Summit County may hit target for 100% renewable energy 7 years early
Summit County’s sustainability department has been busy during the pandemic, pushing forward, along with regional partners, two projects that have the potential to fundamentally change how electricity is manufactured for residents.
The County Council has made it a goal to shift to renewable energy sources for the county’s power consumption by 2030. Earlier this month, the council authorized County Manager Tom Fisher to sign documents that have the potential to deliver on that goal seven years ahead of schedule.
Councilor Kim Carson called the progress “incredibly exciting.”
“I know this has been a labor of love for you over the past three years, and probably a little bit of hate at times,” Carson said to Lisa Yoder, the county’s sustainability director.
Carson was referencing the at-times fraught process that has involved powerful partners in Salt Lake City, Salt Lake County, Utah Valley University, Deer Valley Resort and Vail Resorts, and wrangling with the state’s Public Service Commission and largest power utility Rocky Mountain Power.
In that time, the solar project that is slated to provide the renewable energy was sold and the price the county would pay for its energy doubled unexpectedly, though still hewing close to traditional power costs.
“I understand part of it was probably a pretty frustrating process, but I really appreciate your perseverance and just commitment to getting it done,” Carson added.
The regional partners, which also include Park City, have banded together to provide the demand for an 80 megawatt solar farm that is planned to be built in Tooele County, essentially guaranteeing the project will have customers. Yoder reported that project is still on track to deliver power to the county’s facilities in 2023.
Councilor Glenn Wright estimated that the ability to provide renewable energy sources for county power will cost the average Summit County resident $0.70 per year above current costs.
“Good job,” he told Yoder.
Concurrently with this plan, the county is working to provide its residents with the option of purchasing 100% renewable energy to power their homes. The county and five of its six municipalities are in a group of 22 jurisdictions statewide that have passed resolutions indicating interest in providing renewable energy to their residents.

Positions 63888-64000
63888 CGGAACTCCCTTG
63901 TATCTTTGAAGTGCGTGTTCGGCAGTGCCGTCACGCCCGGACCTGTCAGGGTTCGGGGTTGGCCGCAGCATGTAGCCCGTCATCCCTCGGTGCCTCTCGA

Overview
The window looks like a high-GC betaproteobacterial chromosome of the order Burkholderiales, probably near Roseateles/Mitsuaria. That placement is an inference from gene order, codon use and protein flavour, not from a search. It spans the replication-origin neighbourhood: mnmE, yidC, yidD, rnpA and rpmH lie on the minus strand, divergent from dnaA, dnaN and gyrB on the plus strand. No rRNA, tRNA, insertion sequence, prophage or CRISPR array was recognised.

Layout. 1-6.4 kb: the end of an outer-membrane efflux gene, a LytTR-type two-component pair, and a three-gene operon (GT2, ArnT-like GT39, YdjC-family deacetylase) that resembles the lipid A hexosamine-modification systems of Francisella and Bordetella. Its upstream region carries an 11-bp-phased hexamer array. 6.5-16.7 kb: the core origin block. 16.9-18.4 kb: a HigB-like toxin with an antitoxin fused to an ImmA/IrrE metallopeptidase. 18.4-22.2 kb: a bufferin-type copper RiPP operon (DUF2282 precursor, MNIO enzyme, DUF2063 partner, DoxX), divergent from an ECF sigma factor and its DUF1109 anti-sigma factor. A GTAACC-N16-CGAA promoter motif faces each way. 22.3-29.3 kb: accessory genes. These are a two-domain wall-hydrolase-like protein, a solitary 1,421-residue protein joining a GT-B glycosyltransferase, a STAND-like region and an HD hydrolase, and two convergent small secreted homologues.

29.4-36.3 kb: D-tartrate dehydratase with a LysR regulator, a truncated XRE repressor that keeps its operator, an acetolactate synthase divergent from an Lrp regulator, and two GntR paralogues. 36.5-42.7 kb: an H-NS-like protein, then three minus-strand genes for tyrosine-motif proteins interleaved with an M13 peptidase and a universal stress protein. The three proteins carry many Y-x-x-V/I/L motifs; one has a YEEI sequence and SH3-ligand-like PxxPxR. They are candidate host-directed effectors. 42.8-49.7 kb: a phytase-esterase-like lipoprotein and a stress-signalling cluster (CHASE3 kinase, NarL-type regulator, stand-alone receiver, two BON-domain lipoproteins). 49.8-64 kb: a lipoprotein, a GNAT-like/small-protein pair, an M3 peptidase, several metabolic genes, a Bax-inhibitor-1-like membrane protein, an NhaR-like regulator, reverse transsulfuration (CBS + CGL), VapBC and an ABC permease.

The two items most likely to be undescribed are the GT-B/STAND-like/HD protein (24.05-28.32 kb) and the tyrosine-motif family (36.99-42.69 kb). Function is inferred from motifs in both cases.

Coalville, Francis, Kamas, Oakley and Park City passed such resolutions before the deadline last year, while Henefer did not.
So far, the municipalities haven’t incurred any financial costs.
On Sept. 15, Yoder presented numbers to the regional Council of Governments that revealed for the first time the costs municipalities would have to pay to remain engaged in the effort.
Coalville, Francis, Kamas and Oakley would have to pay a one-time cost of about $1,125 to remain in the program, according to numbers she presented.
Park City would be on the hook for $13,485, while Summit County would owe $21,520.
The money would establish the program and start the initial administrative review by state authorities. By paying that cost, municipalities would be entitled to stay in the program and to find out the rate set by the Public Service Commission for how much the renewable energy would cost residents.
Yoder told the officials that the costs could be split over two fiscal years, acknowledging budget constraints caused by the COVID-19 pandemic.
While Park City and Summit County have vocally supported sustainability efforts and renewable energy projects, the more conservative East Side municipalities have been less enthusiastic in their support, with some indicating reluctance.
As municipalities decide whether to pay for the next step in the process, and the number of potential customers comes into focus. Rocky Mountain Power would take the information about how much renewable energy it would have to create for residents and find or likely create sources for it.
One key provision is that the costs for renewable energy cannot be passed on to customers who continue to use traditional sources.
Francis Mayor Byron Ames summed it up at the meeting earlier this month.
“$843 to decide if we’re in or out? To find out what that rate would be?” he asked Yoder, who answered affirmatively.
If municipalities decide to go forward with the program for their residents, they would be required to send notices to all residents explaining their right to opt out of the program. The electricity from renewable sources would likely be more expensive, though the exact price for electricity from renewable sources won’t be known until the Public Service Commission sets the rate. The project to provide power to governments, for example, is 2.37% more expensive than traditional electricity costs, though the scope of the residential project is significantly different.
Sending those notices would cost East Side municipalities between $489 and $758, though data for Coalville was not available.
Park City’s cost would be $8,338, while Summit County’s would be $10,591.
All told, it would cost East Side municipalities an estimated average of $1,600 to continue in the program.
Summit County Manager Tom Fisher said in an interview there had been no discussions about the county picking up those costs, which would be around $6,500 total.
More than 200 Parkites assembled on May 14 in response to a leaked draft opinion from the Supreme Court suggesting the landmark abortion case Roe v. Wade could be overturned. On Friday, it was — prompting impassioned responses from both sides of the aisle across the nation – and in Summit County.
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